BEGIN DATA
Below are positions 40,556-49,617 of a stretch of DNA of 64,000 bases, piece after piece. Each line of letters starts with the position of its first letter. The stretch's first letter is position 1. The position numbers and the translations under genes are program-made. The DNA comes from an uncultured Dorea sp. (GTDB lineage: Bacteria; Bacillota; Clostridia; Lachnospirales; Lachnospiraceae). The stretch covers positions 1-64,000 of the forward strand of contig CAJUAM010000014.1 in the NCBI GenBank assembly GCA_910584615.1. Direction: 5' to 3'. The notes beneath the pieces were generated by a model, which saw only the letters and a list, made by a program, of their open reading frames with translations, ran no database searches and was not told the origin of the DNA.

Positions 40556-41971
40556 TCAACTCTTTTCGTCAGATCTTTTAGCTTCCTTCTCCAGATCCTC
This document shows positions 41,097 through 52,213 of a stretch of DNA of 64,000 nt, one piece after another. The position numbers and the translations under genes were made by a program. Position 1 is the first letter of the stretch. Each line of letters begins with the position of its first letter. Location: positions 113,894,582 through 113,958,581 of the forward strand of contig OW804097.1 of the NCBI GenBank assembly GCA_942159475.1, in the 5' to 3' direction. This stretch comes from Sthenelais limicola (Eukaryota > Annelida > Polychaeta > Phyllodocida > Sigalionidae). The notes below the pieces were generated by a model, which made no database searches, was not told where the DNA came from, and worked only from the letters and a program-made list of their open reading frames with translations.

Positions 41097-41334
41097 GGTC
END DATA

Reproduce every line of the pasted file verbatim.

Below are positions 40,556-49,617 of a stretch of DNA of 64,000 bases, piece after piece. Each line of letters starts with the position of its first letter. The stretch's first letter is position 1. The position numbers and the translations under genes are program-made. The DNA comes from an uncultured Dorea sp. (GTDB lineage: Bacteria; Bacillota; Clostridia; Lachnospirales; Lachnospiraceae). The stretch covers positions 1-64,000 of the forward strand of contig CAJUAM010000014.1 in the NCBI GenBank assembly GCA_910584615.1. Direction: 5' to 3'. The notes beneath the pieces were generated by a model, which saw only the letters and a list, made by a program, of their open reading frames with translations, ran no database searches and was not told the origin of the DNA.

Positions 40556-41971
40556 TCAACTCTTTTCGTCAGATCTTTTAGCTTCCTTCTCCAGATCCTC
This document shows positions 41,097 through 52,213 of a stretch of DNA of 64,000 nt, one piece after another. The position numbers and the translations under genes were made by a program. Position 1 is the first letter of the stretch. Each line of letters begins with the position of its first letter. Location: positions 113,894,582 through 113,958,581 of the forward strand of contig OW804097.1 of the NCBI GenBank assembly GCA_942159475.1, in the 5' to 3' direction. This stretch comes from Sthenelais limicola (Eukaryota > Annelida > Polychaeta > Phyllodocida > Sigalionidae). The notes below the pieces were generated by a model, which made no database searches, was not told where the DNA came from, and worked only from the letters and a program-made list of their open reading frames with translations.

Positions 41097-41334
41097 GGTC